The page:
IDC518 Fall 2012
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The Plight of the Poor
Prof. Cuz Potter
Graduate School of International Studies
Course: Special Topics in International Development: The Plight of the Poor
|Location:||218 International Studies Hall|
Imagine that each member of your family had only 800 won (=1 USD at PPP) to spend each day on shelter, food, clothing, and other expenses. For one in every six people on our planet this is their daily reality. This course seeks first and foremost to elucidate the lives of the world’s poorest people, examining their strategies for surviving another day, another week. To help these individuals improve their lives, however, requires that we situate them in their broader political economic context. Being poor is not simply about having enough money. We will explore alternative approaches to conceiving of and measuring poverty. We will then investigate some of the different policies implied by each of these approaches.
By the end of this course, students will be knowledgeable on:
- Diverse measurements and definitional debates of poverty and the rationales behind such measures and debates.
- The conditions with which the poorest of humanity must cope everyday and the strategies they employ to do so.
- Different responses to poverty and attempts at poverty alleviation from different actor groups, including governments, the poor themselves, international institutions, and private sector non-profits.
- The basic structure of academic papers, thesis questions, and literature reviews.
3 Course Requirements
- Great consideration has been given to what readings are assigned. As such, you are expected to have completed all the readings assigned prior to our class meetings. Do not expect that you can complete the readings assigned in one night simply because there are only two chapters or a few articles to read. The readings can be dense and take time to get through. Some class time will also be dedicated to discussions of current news, group activities, and multi-media presentations.
- A one-page Reaction Paper (RP) is due electronically by 9am MONDAY morning each week for 10 out of the 12 weeks for which there are readings. This allows you to choose which weeks to write a reflection paper. The papers will not be graded with a letter grade, but will be allocated from zero to four points depending on how actively your paper engages the material. The paper should usually be 350–500 words (about one page single-spaced). These brief papers are intended to facilitate class discussion in seminar. You can use the Reaction Paper (RP) to ask for clarification about any aspect of the readings you did not fully understand and/or to express an opinion about one or more of the readings. In general, I would advise you to focus the RP on only one of the readings assigned for each week. RPs should be clearly written, spell-checked, stylistically polished, and grammatically correct.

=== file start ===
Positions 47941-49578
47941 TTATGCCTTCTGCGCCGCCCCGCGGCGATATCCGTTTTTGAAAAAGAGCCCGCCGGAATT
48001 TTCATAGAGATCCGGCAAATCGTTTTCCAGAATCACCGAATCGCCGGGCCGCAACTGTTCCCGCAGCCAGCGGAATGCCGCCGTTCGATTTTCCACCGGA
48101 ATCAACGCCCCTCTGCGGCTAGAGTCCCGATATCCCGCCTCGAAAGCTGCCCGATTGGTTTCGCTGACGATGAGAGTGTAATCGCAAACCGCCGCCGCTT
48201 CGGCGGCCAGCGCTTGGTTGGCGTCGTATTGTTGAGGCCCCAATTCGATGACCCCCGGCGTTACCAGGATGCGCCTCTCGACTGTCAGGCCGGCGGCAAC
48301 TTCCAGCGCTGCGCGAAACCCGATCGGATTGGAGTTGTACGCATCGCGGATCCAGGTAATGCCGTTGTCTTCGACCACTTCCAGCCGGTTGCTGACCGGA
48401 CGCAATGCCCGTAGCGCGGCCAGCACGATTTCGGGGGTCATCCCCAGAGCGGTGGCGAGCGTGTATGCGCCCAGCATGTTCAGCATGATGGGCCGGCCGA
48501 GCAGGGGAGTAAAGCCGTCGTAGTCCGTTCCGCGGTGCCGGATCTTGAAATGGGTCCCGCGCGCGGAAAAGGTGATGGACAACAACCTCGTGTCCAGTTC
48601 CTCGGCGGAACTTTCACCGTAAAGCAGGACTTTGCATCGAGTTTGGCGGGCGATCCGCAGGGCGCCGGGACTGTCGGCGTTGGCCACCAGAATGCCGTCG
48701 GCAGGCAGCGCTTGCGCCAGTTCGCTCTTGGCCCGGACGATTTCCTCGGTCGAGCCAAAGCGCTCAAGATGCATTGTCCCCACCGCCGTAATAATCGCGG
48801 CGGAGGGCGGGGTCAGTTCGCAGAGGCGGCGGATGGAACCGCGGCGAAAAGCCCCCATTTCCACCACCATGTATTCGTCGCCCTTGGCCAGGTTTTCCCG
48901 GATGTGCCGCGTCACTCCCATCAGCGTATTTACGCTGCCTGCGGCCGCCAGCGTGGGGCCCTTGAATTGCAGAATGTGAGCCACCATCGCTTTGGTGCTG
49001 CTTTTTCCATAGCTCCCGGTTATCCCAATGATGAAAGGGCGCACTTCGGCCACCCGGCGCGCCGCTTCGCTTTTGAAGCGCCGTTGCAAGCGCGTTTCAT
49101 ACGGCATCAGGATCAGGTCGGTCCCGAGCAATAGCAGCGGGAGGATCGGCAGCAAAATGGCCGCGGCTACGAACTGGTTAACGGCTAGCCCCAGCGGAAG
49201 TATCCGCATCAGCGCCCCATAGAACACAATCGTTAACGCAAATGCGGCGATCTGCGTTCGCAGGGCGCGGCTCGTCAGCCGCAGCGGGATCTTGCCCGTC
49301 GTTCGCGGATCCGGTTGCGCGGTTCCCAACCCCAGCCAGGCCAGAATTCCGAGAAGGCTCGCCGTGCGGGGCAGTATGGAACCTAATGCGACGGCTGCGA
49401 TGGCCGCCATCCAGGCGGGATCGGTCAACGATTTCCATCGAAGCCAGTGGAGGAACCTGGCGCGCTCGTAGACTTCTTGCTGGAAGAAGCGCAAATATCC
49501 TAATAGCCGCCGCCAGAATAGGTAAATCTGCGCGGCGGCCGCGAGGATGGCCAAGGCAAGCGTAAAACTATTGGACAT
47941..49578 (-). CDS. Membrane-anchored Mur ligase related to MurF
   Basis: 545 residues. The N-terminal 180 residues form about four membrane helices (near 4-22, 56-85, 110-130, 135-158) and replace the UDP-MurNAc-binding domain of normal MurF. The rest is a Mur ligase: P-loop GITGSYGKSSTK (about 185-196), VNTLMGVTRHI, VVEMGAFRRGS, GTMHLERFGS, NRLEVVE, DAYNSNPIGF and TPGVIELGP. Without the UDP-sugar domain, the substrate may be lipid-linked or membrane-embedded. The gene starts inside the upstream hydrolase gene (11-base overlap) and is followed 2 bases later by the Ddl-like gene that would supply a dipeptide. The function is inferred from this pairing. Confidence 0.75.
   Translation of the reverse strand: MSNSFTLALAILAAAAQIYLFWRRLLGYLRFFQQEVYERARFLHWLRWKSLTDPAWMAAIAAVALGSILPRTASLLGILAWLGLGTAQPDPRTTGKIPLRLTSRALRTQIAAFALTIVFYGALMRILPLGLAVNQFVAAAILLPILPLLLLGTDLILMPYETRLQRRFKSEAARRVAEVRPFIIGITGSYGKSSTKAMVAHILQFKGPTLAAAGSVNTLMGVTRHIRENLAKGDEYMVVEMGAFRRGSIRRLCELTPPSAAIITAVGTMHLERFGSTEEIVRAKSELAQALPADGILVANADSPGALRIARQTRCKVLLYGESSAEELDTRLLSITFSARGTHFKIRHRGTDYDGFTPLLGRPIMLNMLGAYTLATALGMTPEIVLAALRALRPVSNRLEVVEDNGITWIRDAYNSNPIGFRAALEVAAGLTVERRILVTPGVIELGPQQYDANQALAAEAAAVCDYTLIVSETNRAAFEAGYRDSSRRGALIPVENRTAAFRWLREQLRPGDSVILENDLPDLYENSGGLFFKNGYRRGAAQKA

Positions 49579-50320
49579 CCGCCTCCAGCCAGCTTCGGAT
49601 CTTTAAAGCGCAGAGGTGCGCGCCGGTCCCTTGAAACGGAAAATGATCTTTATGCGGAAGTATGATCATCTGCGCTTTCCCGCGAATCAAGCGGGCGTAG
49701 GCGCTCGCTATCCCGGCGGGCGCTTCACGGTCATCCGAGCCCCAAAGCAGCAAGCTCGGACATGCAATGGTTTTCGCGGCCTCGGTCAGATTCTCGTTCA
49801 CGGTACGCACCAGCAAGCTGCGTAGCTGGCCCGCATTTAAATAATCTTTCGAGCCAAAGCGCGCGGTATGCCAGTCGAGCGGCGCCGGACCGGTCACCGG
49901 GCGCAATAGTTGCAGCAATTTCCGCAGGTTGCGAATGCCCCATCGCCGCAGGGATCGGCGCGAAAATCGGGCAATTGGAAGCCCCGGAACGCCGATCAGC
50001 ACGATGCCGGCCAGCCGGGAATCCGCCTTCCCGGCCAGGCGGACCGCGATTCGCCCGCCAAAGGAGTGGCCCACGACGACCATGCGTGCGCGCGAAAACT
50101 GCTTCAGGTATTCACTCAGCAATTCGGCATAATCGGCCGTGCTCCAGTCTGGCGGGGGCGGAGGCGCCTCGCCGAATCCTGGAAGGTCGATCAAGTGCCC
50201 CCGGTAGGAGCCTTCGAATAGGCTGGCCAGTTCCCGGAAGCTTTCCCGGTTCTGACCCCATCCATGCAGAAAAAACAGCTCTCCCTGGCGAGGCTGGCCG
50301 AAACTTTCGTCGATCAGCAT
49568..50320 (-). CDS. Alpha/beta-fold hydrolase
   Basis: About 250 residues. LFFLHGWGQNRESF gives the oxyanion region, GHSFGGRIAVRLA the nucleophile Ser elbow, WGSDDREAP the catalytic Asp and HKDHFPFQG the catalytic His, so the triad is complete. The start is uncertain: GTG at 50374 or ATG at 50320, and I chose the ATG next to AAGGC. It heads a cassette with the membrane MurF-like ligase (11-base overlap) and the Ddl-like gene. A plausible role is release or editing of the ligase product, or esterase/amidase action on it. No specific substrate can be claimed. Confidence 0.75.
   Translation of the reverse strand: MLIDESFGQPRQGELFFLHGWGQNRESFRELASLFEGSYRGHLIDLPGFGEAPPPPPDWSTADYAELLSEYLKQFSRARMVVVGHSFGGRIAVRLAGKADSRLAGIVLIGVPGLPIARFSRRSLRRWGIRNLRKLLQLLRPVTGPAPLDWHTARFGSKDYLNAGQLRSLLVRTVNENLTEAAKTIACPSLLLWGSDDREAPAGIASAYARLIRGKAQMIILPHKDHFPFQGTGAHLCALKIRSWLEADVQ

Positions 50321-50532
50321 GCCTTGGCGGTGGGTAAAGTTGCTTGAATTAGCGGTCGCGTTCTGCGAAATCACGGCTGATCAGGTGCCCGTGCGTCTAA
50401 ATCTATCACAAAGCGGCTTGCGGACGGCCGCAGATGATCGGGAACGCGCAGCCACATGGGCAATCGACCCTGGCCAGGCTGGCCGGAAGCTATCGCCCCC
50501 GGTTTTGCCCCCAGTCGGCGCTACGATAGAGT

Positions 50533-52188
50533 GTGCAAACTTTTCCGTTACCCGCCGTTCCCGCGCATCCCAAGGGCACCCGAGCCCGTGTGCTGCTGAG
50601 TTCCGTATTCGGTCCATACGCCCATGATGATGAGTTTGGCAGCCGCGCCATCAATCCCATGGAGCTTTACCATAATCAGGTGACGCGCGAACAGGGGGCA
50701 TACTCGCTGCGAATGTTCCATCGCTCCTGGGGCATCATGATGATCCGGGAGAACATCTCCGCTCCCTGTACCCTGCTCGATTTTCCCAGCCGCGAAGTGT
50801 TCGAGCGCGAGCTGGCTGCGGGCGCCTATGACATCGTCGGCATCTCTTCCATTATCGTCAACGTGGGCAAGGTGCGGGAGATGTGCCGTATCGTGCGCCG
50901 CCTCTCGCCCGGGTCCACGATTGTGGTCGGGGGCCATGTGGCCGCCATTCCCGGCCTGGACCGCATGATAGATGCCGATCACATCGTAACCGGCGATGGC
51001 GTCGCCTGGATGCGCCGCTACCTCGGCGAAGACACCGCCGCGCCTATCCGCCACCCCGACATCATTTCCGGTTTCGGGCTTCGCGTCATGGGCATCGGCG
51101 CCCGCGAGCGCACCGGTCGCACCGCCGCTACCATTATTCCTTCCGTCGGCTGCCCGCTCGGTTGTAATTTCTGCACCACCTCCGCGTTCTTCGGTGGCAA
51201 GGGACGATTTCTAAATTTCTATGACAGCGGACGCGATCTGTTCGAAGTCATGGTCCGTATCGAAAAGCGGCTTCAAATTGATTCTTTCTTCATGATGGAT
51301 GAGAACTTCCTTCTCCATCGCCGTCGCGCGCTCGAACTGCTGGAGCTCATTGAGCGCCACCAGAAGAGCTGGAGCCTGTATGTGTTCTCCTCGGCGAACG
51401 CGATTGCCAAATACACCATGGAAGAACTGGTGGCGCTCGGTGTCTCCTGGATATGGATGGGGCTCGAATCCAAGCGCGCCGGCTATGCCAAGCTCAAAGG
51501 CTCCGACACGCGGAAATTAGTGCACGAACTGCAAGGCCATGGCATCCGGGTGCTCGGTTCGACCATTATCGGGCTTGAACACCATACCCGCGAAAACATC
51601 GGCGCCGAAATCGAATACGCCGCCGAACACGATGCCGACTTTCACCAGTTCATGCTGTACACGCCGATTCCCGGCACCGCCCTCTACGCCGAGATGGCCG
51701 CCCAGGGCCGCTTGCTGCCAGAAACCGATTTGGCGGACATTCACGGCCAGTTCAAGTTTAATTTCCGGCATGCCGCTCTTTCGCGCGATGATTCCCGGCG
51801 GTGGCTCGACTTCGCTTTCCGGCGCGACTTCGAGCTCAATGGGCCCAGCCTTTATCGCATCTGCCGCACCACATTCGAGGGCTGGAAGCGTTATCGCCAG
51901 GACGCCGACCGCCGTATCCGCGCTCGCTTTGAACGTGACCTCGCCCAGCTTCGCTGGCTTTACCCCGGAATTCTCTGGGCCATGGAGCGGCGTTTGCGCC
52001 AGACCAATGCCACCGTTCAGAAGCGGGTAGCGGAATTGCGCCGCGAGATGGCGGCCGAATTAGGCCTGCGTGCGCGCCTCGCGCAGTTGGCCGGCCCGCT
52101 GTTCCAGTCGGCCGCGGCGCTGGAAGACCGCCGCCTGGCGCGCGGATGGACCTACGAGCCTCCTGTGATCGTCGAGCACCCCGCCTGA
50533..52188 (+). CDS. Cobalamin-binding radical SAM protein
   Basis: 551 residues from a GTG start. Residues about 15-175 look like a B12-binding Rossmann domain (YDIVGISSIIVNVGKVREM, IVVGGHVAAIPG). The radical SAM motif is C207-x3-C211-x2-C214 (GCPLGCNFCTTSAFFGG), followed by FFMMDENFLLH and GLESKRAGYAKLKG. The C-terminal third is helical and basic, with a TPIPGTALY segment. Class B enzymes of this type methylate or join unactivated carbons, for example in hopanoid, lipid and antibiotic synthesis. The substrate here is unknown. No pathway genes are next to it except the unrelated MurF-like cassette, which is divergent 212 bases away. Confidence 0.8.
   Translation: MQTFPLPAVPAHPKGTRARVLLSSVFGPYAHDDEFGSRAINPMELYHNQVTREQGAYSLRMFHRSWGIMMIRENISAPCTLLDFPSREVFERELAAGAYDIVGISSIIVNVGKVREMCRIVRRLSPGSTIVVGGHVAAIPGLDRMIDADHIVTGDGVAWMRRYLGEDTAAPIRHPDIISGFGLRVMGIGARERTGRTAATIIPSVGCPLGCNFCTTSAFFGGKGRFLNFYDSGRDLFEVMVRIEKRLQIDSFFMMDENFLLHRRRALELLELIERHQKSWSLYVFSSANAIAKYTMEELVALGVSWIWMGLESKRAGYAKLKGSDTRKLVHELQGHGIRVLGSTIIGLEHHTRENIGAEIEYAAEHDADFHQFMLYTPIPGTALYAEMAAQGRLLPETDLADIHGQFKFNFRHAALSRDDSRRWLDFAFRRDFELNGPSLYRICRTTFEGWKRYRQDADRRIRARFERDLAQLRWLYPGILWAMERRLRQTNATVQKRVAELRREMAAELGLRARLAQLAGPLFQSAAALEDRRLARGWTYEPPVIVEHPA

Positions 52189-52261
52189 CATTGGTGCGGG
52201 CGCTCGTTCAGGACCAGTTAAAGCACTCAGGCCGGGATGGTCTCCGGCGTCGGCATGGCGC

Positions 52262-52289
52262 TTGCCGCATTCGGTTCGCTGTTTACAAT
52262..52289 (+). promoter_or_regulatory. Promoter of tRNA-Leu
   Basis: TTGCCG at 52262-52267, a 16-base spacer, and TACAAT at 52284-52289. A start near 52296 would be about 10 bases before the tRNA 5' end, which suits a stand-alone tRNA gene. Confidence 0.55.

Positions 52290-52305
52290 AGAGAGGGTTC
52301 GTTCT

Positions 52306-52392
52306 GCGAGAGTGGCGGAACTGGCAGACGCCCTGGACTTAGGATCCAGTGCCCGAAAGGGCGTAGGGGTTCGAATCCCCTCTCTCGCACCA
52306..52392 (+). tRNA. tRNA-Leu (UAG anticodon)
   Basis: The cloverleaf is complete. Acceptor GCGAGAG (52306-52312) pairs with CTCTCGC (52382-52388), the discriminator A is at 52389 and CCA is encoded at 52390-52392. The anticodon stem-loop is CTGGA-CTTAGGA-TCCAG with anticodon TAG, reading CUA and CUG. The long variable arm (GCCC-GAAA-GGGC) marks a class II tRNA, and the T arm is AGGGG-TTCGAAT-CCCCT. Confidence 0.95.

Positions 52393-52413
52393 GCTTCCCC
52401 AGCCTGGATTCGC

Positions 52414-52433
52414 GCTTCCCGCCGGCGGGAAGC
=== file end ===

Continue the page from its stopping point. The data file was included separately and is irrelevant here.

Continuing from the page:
- In addition to writing your own RP, you are expected to read and reflect on those of all other seminar participants prior to our class meeting. This will enable you to think about your classmates’ reactions to the readings in advance of our collective discussion.
- Class attendance is not mandatory, but each unexcused absence will deduct two points from your final grade. Beyond this, class participation is strongly encouraged. I would grade on the basis of participation, but I do not wish to penalize students who are naturally reticent. However, you should expect to have your opinions solicited if you do not offer them freely…and nobody enjoys that.
- An group research paper will be required. This paper will be modeled on a master’s thesis question and literature review. Your group of three is free to choose any topic related to the course material. However, you must consult with me to get your topic approved. The paper must be 3,000–4,000 words long (not including cover pages and bibliographies). Note that the paper is due at the beginning of class on December 6. Late papers will lose ten points (one letter grade) per day. See the section on the paper for full details.
- You will be individually responsible for editing another team’s draft paper in a double-blind peer review process. This exercise provides an opportunity to apply your analytical and writing skills to another topic, thereby strengthening those skills in both yourself and your colleagues. See the section on the paper for full details.
- There will no examinations.
Plagiarism is absolutely unacceptable. If plagiarism is detected, you will receive an F for the course. There will be no exceptions. Please note that plagiarism is much broader than many students realize. You are encouraged to look at this excellent summary of plagiarism from Indiana University (http://www.indiana.edu/~wts/pamphlets/plagiarism.shtml), and you will be held to its standards.